Beautifying Herbs to Add to Your Routine

justbobbi_Diary_BeautyHerbs_Featured

Herbs have been used for beauty for centuries. Herbalists Summer Ashley Singletary and Sarah Kate Benjamin of the Great Kosmic Kitchen are experts in the art of herbal remedies. They believe in incorporating herbs into smoothies, teas, and facial care products to reap their health and beauty benefits daily. Here are six herbs to start working into your routine.

Turmeric, Curcuma longa

PLANT PARTS USED:

Rhizome

WHAT IT DOES:

This bitter and astringent herb has a long history of use in ancient Ayurvedic practices and is known to treat digestive disorders, skin infections, and inflammation. It increases bile production, which helps with the breakdown of fats during digestion. To use it as a skin tonic, mix turmeric powder into a warm cup of organic whole dairy milk or milk alternative (commonly called golden milk). Adding a pinch of black pepper helps activate turmeric’s healing properties for skin and inflammation.

Nettle, Urtica dioica

PLANT PARTS USED:

Leaves, seeds, and root

WHAT IT DOES:

Nettle is a nourishing tonic herb that feeds the entire body. This plant is packed with vitamins and minerals including calcium, magnesium, iron, potassium, phosphorus, manganese, and vitamins C and B. Nettle helps with eczema and seasonal allergies and promotes joint health. The fresh leaves can be enjoyed as a tea or chopped and cooked as a green in frittatas, soups, or stir-fries.

Red Clover, Trifolium pratense

PLANT PARTS USED:

Flowers

WHAT IT DOES:

Red clover works to support the body’s natural systems of detoxification. It is a great herb to help with chronic respiratory issues or inflammatory skin conditions such as eczema and psoriasis. This tiny purple wildflower also holds an abundance of vitamins and minerals, including calcium, magnesium, and vitamin C. Recent studies have identified isoflavones (compounds that act like estrogen in the body) in red clover that can help women with hormone imbalances and menopausal symptoms. Try making a tea of this tasty herb to sip and enjoy, or use the tea externally, as a wash or facial steam, for extra skin support.

justbobbi_Diary_BeautyHerbs_Article01

One of the weeds most revered by herbalists, this bitter and delicious green can be eaten for various health benefits.

Dandelion, Taraxacum officinale

PLANT PARTS USED:

Leaves and roots

WHAT IT DOES:

One of the weeds most revered by herbalists, this bitter and delicious green can be eaten for various health benefits. The fresh, young, toothed leaves are high in vitamins and minerals. Add them to your favorite pesto recipe for a medicinal kick, slice them into your salad greens, lightly cook them in olive oil or butter, use them to garnish a soup, or eat them on their own with salt, pepper, lemon, and feta. The roots are often ingested for their bitter flavor, which stimulates the liver and helps with digestion. You can also use the plant’s dried roots with chicory and medicinal mushrooms such as reishi, combining them with hot water as an herbal coffee substitute to support the body’s natural systems of detoxification. Our favorite handcrafted blend is Reishi Roast by Farmacopia, or you can source herbs in bulk from Mountain Rose Herbs to craft your own herbal beauty blend.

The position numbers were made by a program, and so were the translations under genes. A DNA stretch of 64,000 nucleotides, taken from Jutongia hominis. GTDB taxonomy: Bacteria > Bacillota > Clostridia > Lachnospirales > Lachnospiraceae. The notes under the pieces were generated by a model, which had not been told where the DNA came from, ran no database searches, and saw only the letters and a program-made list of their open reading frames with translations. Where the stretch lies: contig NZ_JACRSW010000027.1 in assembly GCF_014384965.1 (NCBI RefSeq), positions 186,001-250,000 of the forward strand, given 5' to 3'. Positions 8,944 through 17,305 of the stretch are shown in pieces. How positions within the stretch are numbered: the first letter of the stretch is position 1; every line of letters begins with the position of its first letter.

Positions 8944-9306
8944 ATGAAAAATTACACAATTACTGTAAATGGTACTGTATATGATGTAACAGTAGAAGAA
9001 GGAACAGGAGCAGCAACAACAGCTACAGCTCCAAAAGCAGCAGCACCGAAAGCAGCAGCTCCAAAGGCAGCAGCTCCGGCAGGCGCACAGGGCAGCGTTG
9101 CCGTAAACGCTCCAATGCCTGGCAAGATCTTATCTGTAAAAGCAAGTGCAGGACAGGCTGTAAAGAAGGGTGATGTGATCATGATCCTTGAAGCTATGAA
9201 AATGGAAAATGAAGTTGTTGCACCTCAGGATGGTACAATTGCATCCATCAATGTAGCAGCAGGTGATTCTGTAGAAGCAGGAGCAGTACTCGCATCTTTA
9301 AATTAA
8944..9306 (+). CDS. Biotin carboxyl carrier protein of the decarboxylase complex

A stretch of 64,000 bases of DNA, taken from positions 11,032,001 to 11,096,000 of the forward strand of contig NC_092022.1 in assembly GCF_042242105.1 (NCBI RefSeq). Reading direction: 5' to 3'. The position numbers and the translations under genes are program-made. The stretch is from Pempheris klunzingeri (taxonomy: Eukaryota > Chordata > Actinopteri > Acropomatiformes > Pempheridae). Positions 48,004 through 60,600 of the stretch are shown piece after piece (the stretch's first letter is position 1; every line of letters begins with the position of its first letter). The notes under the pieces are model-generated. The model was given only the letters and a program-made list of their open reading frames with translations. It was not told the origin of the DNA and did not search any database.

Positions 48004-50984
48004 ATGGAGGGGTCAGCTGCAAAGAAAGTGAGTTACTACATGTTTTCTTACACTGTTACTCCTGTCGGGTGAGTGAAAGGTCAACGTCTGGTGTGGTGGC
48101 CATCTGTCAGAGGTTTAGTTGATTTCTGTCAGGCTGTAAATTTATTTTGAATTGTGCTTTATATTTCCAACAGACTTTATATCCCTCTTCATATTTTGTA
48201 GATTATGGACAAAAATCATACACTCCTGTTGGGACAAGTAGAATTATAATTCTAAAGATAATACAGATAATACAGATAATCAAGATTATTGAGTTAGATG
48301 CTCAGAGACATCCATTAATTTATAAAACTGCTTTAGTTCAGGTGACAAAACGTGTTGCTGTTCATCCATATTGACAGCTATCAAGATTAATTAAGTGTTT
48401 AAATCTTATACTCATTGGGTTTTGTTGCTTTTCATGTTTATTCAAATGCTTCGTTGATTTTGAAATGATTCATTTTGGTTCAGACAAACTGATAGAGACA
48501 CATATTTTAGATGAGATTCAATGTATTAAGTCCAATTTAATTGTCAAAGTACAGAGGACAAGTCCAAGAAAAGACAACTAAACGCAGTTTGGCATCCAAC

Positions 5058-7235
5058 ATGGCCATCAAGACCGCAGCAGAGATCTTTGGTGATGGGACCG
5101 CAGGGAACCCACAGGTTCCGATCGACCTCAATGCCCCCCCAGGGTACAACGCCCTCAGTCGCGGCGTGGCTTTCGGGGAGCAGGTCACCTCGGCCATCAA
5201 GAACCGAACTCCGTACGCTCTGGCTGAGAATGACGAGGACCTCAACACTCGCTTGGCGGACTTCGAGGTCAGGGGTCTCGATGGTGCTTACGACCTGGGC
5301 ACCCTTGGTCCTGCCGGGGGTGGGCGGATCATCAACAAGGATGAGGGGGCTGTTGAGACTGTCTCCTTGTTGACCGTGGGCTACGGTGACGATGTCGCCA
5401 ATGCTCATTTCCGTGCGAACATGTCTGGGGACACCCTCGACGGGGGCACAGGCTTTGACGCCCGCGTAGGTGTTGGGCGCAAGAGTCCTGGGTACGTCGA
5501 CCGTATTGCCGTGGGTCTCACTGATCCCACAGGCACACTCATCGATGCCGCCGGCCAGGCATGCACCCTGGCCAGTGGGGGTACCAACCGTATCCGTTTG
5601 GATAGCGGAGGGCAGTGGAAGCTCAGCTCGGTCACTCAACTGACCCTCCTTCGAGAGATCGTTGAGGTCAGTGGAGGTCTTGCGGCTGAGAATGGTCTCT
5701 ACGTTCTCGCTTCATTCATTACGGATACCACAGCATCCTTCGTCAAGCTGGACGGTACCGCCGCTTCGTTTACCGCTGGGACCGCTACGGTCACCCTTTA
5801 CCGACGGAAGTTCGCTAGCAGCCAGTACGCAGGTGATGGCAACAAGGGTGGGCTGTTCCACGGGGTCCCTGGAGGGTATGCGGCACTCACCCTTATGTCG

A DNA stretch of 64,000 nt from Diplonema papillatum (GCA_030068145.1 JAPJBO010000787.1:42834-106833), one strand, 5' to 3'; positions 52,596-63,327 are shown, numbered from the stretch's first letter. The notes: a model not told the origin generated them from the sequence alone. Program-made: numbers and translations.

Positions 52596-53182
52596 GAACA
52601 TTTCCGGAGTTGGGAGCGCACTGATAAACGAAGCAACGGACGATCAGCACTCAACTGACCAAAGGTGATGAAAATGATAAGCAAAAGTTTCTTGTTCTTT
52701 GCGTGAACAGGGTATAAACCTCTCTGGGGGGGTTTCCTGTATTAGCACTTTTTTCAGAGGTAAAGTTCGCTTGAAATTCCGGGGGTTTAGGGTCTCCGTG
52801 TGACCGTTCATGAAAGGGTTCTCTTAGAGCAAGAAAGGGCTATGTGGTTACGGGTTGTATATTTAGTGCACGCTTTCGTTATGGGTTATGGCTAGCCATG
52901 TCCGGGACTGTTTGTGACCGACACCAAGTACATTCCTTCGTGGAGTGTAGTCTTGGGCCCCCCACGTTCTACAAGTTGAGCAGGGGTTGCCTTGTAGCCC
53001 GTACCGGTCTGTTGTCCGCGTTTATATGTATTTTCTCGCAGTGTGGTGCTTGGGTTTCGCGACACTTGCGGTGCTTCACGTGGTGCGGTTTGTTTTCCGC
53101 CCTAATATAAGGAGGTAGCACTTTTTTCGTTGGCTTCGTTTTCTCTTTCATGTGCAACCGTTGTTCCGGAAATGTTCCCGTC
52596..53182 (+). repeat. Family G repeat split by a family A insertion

Burdock, Arctium lappa

PLANT PARTS USED:

Primarily rootand seeds

WHAT IT DOES:

Otherwise known as “gobo,” burdock is a cooling, alkalizing plant rich in iron, magnesium, and manganese. It targets the liver and helps treat stagnant conditions of the blood, and it is great for clearing skin problems such as eczema, psoriasis, and acne. Use the fresh roots in soups, add them to stir-fries, pickle them, or infuse them into apple cider vinegar.

Calendual, Calendula officinalis

PLANT PARTS USED:

Flowers

WHAT IT DOES:

Oils infused with calendula flowers can be used in soothing salves and creams or applied directly on the skin to address dermatitis, psoriasis, or eczema. Calendula is also known to aid in the speedy healing of wounds. (It was used on wounded soldiers in World War I.) Try adding these vibrant beauties to salads, herbal butters, and facial steams, or create your own calendula-infused facial oil for brighter, calmer skin. This can be done by filling a jar halfway with dried calendula flowers and topping it off with almond or sesame oil. Then seal the jar and set it on a sunny windowsill for four to six weeks. Once the petals are strained out, you can use this infused oil to nourish the skin and promote a vibrant complexion.

This story originally appeared in Beauty From the Inside Out by Bobbi Brown.

  • Facebook
  • Pinterest
  • tumblr
  • Email
Copied to clipboard
Shop the Story
Related Articles